Defense counsel noted that he wanted the court to consider the 803(c)(27) issues earlier but the judge indicated that "this is the way" they were "going to do it." He said he had disagreed with the procedure prescribed by the judge, but tried the matter the way the judge "set it up." He said, "This is it. Fish or cut bait." Defense counsel said that the State did not "have a crime left." He moved for a directed verdict.
The judge listened to the tape of the July 31, 2012 proceedings, and stated he was satisfied that the parties had started the trial in the case, rather than a N.J.R.E. 104 pre-trial hearing on the 803(c)(27) issues. The judge also noted that the attorneys made opening statements and testimony had been taken "that was both for the trial and for the 803(c)(27)" determination.
The judge commented that he had opted to have the 803(c)(27) issues decided in the context of the trial because he did not "want to have to listen to the testimony twice." The judge stated that, based on his review of the tape of the prior proceedings he decided to "go ahead with everything." Defense counsel asserted, "We're now in the middle of trial." The judge agreed, stating, "We're in the middle of the trial and the 104 hearings."
Defense counsel again moved for a directed verdict. The judge denied the State's motion for reconsideration of the Michaels determination, and ruled that sexual contact under N.J.S.A. 2C:14-2(b) was not a lesser included offense to the offense charged in the complaint. The judge thereupon granted J.T.'s motion for a directed verdict and dismissed the complaint. This appeal followed.
The State argues that double jeopardy principles do not bar it from appealing the judge's evidentiary rulings and its dismissal of the complaint. The State contends that, while the judge indicated he was conducting a trial in which the N.J.R.E. 104 hearing would be held to determine the admissibility of the videotaped interviews of R.S. and R.H., the proceeding terminated after the N.J.R.E. 104 hearing, and J.T. was never placed in jeopardy. We do not agree.
Rule 2:3-1(b)(1) allows the State to appeal from a judgment in a criminal case provided the United States Constitution or New Jersey Constitution do not preclude it from doing so. "Under both the state and federal double jeopardy clauses, an appeal from an acquittal is impermissible if 'the ruling of the judge, whatever its label, actually represents a resolution, correct or not, of some or all of the factual elements of the offense charged.'" State v. Widmaier, 157 N.J. 475, 490 (1999) (quoting United States v. Martin Linen Supply Co., 430 U.S. 564, 571, 97 S.Ct. 1349, 1354-55, 51 L.Ed.2d 642, 651 (1977)). Double jeopardy principles bar the State from appealing a final verdict of acquittal even if the trial court's determination rests upon an "'egregiously erroneous foundation.'" Ibid. (quoting Fong Foo v. United States, 369 U.S. 141, 143, 82 S.Ct. 671, 672, 7 L.Ed.2d 629, 631 (1962)).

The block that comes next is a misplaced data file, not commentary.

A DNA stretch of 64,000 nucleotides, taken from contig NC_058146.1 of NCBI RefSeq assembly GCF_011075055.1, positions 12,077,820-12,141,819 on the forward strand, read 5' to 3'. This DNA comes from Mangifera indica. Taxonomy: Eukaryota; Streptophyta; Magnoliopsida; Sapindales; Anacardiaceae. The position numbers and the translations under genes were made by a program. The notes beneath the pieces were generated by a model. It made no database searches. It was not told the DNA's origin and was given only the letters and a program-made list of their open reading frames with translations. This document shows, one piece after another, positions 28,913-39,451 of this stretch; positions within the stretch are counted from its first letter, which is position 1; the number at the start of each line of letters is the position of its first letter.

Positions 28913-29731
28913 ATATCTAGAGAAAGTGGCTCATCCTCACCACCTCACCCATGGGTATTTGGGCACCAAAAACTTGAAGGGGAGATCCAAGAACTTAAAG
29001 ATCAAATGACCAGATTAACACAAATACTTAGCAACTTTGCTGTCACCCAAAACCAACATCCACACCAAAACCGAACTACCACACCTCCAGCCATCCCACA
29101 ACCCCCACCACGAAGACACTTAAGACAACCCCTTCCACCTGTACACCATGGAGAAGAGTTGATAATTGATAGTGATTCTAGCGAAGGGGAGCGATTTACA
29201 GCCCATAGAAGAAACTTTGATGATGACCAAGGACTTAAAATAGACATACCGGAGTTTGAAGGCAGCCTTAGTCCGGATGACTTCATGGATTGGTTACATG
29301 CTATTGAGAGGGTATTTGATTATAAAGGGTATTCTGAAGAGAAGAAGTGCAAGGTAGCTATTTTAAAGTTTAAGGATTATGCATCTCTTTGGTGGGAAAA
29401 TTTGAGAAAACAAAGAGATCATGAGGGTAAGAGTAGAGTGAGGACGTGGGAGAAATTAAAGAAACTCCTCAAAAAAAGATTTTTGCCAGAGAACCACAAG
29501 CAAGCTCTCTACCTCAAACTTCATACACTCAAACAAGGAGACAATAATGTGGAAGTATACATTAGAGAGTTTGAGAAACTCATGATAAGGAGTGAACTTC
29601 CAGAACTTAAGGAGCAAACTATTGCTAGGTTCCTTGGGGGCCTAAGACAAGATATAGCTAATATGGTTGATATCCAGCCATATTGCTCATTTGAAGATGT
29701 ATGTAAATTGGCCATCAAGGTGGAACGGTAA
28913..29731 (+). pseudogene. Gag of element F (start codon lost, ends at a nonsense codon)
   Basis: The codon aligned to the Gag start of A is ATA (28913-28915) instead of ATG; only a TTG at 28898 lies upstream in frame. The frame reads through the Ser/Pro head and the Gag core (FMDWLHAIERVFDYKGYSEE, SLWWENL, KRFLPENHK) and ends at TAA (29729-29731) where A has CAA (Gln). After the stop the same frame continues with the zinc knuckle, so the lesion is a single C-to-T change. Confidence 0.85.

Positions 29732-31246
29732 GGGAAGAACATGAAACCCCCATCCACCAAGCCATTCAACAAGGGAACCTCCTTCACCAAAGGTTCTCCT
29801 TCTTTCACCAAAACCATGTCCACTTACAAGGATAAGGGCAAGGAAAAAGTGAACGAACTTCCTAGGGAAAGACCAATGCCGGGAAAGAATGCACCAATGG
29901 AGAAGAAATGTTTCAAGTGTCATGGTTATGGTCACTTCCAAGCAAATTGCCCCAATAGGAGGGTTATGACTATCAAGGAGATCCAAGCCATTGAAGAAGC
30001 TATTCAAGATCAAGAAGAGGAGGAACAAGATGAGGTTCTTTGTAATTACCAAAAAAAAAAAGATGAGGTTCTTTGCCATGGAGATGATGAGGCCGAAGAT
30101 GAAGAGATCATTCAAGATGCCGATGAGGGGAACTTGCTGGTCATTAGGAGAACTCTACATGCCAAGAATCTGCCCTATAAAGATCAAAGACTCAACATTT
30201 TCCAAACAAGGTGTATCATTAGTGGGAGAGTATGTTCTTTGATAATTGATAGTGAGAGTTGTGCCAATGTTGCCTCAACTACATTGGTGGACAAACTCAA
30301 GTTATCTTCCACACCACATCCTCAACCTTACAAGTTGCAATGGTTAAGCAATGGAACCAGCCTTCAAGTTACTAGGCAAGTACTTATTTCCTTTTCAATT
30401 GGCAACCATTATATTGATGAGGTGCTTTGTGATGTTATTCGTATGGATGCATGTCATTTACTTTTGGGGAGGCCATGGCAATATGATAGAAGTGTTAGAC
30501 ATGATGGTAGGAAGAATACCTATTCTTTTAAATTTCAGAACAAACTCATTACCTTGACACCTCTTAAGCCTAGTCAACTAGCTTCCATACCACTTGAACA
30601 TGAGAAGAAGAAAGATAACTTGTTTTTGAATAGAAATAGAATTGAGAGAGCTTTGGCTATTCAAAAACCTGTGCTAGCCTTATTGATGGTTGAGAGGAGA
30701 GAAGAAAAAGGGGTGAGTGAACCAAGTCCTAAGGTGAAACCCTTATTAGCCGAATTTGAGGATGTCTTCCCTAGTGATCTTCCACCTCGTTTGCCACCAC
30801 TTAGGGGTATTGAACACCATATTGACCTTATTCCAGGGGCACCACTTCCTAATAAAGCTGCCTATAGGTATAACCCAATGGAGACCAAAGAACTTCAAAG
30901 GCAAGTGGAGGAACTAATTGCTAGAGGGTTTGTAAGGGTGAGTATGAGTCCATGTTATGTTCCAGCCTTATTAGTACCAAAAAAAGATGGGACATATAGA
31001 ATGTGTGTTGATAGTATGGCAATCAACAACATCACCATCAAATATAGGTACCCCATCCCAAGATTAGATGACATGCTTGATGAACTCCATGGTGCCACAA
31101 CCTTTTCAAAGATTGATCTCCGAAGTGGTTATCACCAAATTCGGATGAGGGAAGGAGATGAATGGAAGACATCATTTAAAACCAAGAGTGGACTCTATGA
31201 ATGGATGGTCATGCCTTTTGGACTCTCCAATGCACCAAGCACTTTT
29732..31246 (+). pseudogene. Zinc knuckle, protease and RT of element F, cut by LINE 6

The double jeopardy provisions of the state and federal constitutions protect individuals against three distinct abuses: a second prosecution for the same offense after acquittal; a second prosecution for the same offense after conviction; and, multiple punishments for the same offense. State v. Schubert, 212 N.J. 295, 304 (2012) (citing Jones v. Thomas, 391 U.S. 376, 380-81, 109 S.Ct. 2522, 2525, 105 L.Ed.2d 322, 331 (1989)). These protections apply in juvenile proceedings. Breed v. Jones, 421 U.S. 519, 528-29, 95 S.Ct. 1779, 1785, 44 L.Ed.2d 346, 355 (1975); State in the interest of L.D., 174
N.J.Super. 263, 267 (App. Div.), certif. denied, 85 N.J. 122 (1980).
The protection against double jeopardy is "implicated only when the accused has actually been placed in jeopardy." Martin Linen Supply Co., supra, 430 U.S. at 569, 97 S.Ct. at 1353, 51 L.Ed.2d at 650; State in the interest of J.O., 242
N.J.Super. 248, 253 (App. Div.), certif. denied, 122 N.J. 385 (1990). This occurs when an accused is subject to the risk of conviction. Serfass v. United States, 420 U.S. 377, 391-92, 95 S.Ct. 1055, 1062, 43 L.Ed.2d 265, 276 (1975).
Thus, jeopardy attaches when the trial begins. United States v. Jorn, 400 U.S. 470, 480, 91 S.Ct. 547, 555, 27 L.Ed.2d 543, 554 (1971). In a bench trial, jeopardy attaches when the first witness is sworn or the judge begins to hear evidence concerning the guilt of the accused. Serfass, supra, 420 U.S. at 388, 95 S.Ct. at 1062, 43 L.Ed.2d at 274.
Here, the record shows that the judge commenced the trial in the matter on July 31, 2012, and indicated that he would conduct the N.J.R.E. 104 hearing during the trial to determine whether R.H.'s statements to R.S. and Campanella should be admitted under 803(c)(27) and Michaels. The assistant prosecutor did not object to the procedure. The assistant prosecutor and defense counsel made opening statements, which indicate that they understood the trial had begun.